The truckers have been portrayed by one minister in the Canadian government as a minority “putting their foot on the throat” of the majority. Businesses in Ottawa have expressed displeasure at having to close, residents have expressed displeasure at the disruption, and at least one trucking association has stated that the protesters do not represent the opinions of its members.

The Canadian protests are being watched cautiously by Americans who are accustomed to being on high alert for political radicalism.

“The chatter around the Canadian truck convoy had accelerated rapidly and it has become pretty ugly — there have been death threats against Trudeau… and almost like an American anti-government style [of rhetoric],” Heidi Beirich, co-founder of the Global Project Against Hate and Extremism, told this column.

Beirich acknowledged that it was challenging to precisely quantify the extent of radical activists’ involvement in the Canadian protests.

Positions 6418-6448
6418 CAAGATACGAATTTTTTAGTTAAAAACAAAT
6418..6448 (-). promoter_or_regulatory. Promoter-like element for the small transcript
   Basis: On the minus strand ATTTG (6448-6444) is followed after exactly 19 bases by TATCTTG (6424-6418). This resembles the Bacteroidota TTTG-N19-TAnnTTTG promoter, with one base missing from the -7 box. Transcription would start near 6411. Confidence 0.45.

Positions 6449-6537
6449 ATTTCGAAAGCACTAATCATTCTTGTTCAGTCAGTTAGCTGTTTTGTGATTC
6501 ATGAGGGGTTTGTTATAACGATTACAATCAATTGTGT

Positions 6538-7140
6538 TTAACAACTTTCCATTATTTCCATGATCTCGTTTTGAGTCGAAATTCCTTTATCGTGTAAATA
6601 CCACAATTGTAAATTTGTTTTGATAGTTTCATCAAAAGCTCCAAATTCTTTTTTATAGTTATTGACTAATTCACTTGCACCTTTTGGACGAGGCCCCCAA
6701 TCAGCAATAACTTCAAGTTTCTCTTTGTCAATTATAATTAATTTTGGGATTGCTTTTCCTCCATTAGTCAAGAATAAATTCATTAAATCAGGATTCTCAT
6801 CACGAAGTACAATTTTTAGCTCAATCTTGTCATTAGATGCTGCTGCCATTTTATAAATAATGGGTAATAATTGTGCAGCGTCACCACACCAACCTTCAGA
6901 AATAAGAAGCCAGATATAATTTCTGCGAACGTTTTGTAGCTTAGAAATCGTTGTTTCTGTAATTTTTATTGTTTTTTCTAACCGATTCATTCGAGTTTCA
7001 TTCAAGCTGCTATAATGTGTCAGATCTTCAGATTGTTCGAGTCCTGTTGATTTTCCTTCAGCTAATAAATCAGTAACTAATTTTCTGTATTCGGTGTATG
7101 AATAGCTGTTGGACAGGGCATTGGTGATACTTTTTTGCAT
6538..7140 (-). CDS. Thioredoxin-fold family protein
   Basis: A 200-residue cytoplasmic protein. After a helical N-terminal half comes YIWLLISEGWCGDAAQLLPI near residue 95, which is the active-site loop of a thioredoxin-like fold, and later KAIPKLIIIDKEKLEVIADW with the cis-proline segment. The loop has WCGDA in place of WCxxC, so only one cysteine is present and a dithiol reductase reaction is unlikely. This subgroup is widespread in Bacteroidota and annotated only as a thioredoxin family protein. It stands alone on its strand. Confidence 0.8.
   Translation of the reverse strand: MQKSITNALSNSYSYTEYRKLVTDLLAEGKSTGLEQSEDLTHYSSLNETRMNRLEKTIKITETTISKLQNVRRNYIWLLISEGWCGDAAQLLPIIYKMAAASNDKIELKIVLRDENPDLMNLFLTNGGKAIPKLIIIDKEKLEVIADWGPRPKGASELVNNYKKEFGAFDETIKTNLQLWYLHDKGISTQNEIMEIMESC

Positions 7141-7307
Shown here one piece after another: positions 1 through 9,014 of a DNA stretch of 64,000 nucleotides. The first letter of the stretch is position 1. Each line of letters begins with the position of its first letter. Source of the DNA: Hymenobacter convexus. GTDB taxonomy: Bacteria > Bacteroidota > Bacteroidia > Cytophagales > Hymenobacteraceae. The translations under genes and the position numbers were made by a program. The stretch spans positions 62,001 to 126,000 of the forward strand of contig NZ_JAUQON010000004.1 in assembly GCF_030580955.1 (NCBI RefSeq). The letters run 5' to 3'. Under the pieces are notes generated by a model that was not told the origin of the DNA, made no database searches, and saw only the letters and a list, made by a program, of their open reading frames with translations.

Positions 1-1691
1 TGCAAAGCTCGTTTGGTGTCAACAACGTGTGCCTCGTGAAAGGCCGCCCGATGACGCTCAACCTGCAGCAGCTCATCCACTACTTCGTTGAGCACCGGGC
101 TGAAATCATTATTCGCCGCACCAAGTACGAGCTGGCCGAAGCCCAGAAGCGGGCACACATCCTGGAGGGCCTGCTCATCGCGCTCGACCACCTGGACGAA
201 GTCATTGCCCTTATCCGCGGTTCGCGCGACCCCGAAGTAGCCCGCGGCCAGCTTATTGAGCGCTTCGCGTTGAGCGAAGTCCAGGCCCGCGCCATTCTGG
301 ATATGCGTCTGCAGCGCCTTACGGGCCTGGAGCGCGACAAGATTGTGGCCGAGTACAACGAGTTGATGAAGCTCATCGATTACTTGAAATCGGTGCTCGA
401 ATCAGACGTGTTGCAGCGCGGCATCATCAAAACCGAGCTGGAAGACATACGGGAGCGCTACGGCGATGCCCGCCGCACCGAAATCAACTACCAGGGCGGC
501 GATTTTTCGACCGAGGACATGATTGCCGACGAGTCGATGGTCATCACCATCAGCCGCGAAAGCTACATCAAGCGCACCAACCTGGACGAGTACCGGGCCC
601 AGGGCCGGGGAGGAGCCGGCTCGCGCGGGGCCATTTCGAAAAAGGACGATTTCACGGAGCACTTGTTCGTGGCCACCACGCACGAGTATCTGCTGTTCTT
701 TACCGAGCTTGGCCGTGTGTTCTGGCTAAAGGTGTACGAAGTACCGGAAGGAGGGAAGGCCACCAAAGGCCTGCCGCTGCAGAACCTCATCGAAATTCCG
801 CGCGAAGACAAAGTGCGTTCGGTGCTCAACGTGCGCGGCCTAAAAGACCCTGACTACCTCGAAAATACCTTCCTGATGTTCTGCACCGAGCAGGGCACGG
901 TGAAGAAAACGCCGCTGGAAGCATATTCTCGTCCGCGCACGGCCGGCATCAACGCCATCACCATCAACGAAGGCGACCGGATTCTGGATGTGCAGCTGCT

“We have seen with every movement, extremists move into them and attempt to capture them,” she continued.

Because it encompasses so many issues that are connected to one another, the Canadian protest has grown in strength in the United States.

After raising millions of dollars, a first GoFundMe effort to raise funds for the protesters was canceled. The stage refered to “police reports of brutality and other unlawful movement.”

Be that as it may, preservationists attacked what they saw as one more showcase of liberal predisposition by Huge Tech.

Republican Governor of Florida Ron DeSantis and Texas Senator Ted Cruz suggested that GoFundMe’s decision might lead to an investigation. Both men have the potential to run for president in 2024.

The protest’s politics are delicate and occasionally erratic.

As the protests in Canada have spread to the famed Ambassador Bridge, which connects Detroit and Windsor, Ontario, supply chains have been disrupted, forcing several major automakers to shut down factories in recent days. The bridge facilitates approximately 25% of daily trade between the United States and Canada. The dissent has additionally growled traffic close to Port Huron, Mich.